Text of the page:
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Mauritius enters the dispute business

Mauritius enters the dispute business

The Indian Ocean island is trying to establish itself as a centre for international arbitration. 

Routinely appearing at the top of African competitiveness and business environment rankings, Mauritius has carved out a niche as a small safe haven for investors. Even here, however sometimes deals go wrong – in June last year, for example, the owners of the Mont Choisy shopping centre in Grand Baie filed a complaint against the retailer Pick n Pay, alleging that it had reneged on a long lease. Pick n Pay denied the allegations, and the case is heading for arbitration.

Arbitration is widely used as a means of dispute resolution in cross-border deals, preferred by investors to becoming entangled in domestic courts and arguments over jurisdiction. A third party arbiter, often in London, Singapore or another international financial centre, is appointed to oversee disputes, committing both parties to the same legal system – and feeding the legal profession in arbitration centres.

Mauritius, which has already established itself as a hub for financial flows and fund administration, is planning to move into the arbitration business. Now two years old, the Mauritius International
Arbitration Centre (MIAC) aims to establish itself as an alternative for companies looking for an African centre for dispute resolution.

“Mauritius is popping up as a good compromise between London, Singapore, South
Africa and others because it is a happy neutral ground and neutrality is very important,” says Duncan Bagshaw, registrar of the MIAC.

Bagshaw says that the country has several natural advantages – it is an African country, but it is culturally diverse and closer to Asia than the rest of the continent. Its population has Francophone and Anglophone elements, and its legal system is rare in that it combines British common law and French civil law.

Perhaps more compellingly, it sits at the confluence of developed and developing markets – whereas most leading arbitration centres sit in the former. As Africa’s trade shifts to include a greater focus on Asian markets – several of which have strong economic ties with Mauritius – that perceived neutrality could be very valuable, Bagshaw says.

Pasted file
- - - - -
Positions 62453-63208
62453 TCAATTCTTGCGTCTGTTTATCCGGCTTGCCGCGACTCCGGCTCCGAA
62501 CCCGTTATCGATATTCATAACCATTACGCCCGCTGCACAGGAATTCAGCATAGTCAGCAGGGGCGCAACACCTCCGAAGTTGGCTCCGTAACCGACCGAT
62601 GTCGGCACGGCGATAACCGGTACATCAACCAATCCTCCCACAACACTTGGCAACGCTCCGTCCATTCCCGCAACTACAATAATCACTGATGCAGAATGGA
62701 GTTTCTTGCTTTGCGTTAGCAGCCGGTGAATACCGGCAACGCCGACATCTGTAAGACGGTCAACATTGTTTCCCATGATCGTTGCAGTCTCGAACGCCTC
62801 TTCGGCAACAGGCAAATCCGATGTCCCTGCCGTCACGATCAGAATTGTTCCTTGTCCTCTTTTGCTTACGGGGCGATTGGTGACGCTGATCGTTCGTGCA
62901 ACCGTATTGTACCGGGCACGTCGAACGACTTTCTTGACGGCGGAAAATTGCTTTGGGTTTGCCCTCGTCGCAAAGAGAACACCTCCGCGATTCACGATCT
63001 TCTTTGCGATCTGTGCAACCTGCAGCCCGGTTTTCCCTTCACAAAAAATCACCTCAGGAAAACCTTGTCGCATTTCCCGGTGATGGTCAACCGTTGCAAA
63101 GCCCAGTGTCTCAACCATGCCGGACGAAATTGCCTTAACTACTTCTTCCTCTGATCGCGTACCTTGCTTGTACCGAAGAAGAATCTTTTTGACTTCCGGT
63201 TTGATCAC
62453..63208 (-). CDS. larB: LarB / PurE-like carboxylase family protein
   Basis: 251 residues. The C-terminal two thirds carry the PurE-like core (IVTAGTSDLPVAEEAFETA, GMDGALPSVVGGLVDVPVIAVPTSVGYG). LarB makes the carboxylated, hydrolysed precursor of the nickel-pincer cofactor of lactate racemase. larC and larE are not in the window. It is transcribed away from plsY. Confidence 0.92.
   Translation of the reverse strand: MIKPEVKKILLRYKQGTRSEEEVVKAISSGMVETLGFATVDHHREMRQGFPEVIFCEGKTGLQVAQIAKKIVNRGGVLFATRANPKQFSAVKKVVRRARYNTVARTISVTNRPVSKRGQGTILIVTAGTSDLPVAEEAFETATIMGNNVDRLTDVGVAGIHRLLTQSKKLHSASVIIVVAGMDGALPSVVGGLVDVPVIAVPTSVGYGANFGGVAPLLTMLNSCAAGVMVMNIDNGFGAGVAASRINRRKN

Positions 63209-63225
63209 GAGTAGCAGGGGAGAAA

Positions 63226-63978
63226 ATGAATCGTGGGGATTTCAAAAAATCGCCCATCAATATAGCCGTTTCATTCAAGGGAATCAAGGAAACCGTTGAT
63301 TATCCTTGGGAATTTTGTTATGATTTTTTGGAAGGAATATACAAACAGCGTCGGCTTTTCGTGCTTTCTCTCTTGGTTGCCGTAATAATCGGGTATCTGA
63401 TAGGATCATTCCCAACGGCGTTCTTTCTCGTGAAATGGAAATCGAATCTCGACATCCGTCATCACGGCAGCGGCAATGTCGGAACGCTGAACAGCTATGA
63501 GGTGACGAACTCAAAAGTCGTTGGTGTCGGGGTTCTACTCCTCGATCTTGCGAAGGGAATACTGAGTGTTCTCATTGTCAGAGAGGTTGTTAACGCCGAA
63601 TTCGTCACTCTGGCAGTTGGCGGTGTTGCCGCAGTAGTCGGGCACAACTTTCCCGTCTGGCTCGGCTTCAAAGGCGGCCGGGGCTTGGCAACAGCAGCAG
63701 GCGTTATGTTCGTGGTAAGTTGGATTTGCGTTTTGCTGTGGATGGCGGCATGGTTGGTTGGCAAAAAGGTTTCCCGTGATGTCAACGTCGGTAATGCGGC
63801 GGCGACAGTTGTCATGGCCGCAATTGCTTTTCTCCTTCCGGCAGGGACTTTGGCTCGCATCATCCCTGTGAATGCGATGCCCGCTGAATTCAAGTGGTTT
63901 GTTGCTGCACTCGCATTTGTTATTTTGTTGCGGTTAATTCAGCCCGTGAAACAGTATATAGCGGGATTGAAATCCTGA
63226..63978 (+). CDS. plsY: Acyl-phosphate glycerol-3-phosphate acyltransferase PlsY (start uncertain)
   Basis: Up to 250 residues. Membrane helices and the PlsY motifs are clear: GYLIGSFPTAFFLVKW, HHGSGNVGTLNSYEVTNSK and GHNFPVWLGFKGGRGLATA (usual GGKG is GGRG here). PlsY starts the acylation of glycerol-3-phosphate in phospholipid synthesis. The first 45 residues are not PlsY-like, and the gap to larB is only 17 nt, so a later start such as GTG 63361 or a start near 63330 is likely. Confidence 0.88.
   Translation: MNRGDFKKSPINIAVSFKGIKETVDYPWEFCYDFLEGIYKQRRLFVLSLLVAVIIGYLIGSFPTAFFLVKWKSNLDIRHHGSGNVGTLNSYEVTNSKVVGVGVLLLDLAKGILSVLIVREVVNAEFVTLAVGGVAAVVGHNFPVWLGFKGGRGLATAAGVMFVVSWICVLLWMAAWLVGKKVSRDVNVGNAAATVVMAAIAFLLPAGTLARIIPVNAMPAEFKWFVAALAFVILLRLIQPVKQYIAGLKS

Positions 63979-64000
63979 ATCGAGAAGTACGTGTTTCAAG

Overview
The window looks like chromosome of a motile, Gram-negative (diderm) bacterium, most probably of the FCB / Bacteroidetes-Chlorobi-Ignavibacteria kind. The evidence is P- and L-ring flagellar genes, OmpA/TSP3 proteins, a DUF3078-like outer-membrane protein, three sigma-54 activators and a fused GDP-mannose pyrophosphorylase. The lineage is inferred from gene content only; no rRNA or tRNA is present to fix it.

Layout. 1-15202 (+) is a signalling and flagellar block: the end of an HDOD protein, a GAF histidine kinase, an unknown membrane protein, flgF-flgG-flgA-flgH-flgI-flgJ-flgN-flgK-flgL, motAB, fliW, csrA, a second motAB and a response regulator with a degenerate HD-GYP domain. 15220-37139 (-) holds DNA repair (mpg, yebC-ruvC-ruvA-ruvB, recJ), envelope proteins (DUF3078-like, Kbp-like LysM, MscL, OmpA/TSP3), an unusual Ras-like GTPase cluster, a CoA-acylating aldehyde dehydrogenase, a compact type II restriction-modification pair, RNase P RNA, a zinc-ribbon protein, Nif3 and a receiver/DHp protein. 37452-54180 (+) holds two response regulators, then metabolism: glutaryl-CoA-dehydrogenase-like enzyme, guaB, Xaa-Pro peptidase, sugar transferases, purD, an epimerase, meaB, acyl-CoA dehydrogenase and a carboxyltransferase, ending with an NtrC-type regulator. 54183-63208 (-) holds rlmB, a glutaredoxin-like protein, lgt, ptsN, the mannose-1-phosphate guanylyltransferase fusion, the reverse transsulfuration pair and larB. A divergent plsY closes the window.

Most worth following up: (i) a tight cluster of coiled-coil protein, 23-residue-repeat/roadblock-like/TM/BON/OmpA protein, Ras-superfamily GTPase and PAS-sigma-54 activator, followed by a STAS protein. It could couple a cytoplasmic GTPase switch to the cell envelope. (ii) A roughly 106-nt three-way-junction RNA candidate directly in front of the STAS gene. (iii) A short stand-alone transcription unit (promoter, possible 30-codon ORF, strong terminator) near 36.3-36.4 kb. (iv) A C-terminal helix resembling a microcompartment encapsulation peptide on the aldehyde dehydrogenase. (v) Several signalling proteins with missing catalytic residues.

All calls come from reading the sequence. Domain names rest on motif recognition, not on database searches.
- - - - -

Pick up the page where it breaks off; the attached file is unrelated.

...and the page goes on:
Likewise, Mauritius’ inclusion in the Tripartite Free Trade Area, which links the Common Market for Eastern and Southern Africa, the Southern African Development Community and the East African Community, could expand the country’s role as a centre for fund structuring and administration for companies looking to invest regionally. The country aims to become like Singapore in Asia or Switzerland in Europe – part of its region, but uniquely open to the rest of the world.

Since reforming its legal code five years ago, the island has also attracted a number of international law firms,
looking to take advantage of this market.

While Mauritius belongs to both the Commonwealth and the Francophone countries, its ultimate court of appeal
remains the Judicial Committee of the Privy Council – a London-based court that mainly settles disputes in UK crown dependencies.

Local Mauritian companies are beginning to see the value of arbitration, according to Barlene Pillay, who manages the Mauritian Chamber of Commerce and Industry’s Arbitration and Mediation Centre.

As more global companies move into the island, he believes that it will become more commonplace.“It is a very important management tool for business, and it will develop naturally as global business develops in Mauritius,” he says.

In the business community, many operators favour arbitration and meditation rather than taking the matter to the Court.

Suryadeho Punchoo, chairman of the Mauritius Fair Trade Cooperative Federation, says that, should a dispute arise between his members, he would definitely refer it to arbitration.

Likewise, trade consultant Ajaye Joghoo believes in introducing a clause in all contracts that all disputes should be resolved by mediation first, “then if unsuccessful, we go for arbitration”.

He adds, however, that the costs of arbitration make it inaccessible to the majority of Mauritians, especially to small and medium-sized enterprises.

The speed and efficiency of seeking this kind of resolution, however, can make it worth
the money.

Ganesh Ramalingum, executive director of internet company DCL Communications, says “time is of the essence for business people who want their disputes to be resolved fast. In the courts, there will be a winner and a loser, but in arbitration, there is a win-win situation just like in mediation.

“Mauritius is now moving more and more from the old system of ‘let’s take our dispute, to the court ‘to let’s resolve it by ourselves through arbitration’,” he says.

Very often, the judges in courts themselves ask the parties in dispute: ‘Have you tried arbitration before coming here?’.”

 

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Written by Nasseem Ackbarally

Nasseem Ackbarally is a Mauritian journalist since the past 25 years. Presently working at LE MAURICIEN, a Mauritian daily published in French. He also writes for several international publications that include African Business and African Banker. He has travelled widely across Africa and Europe.

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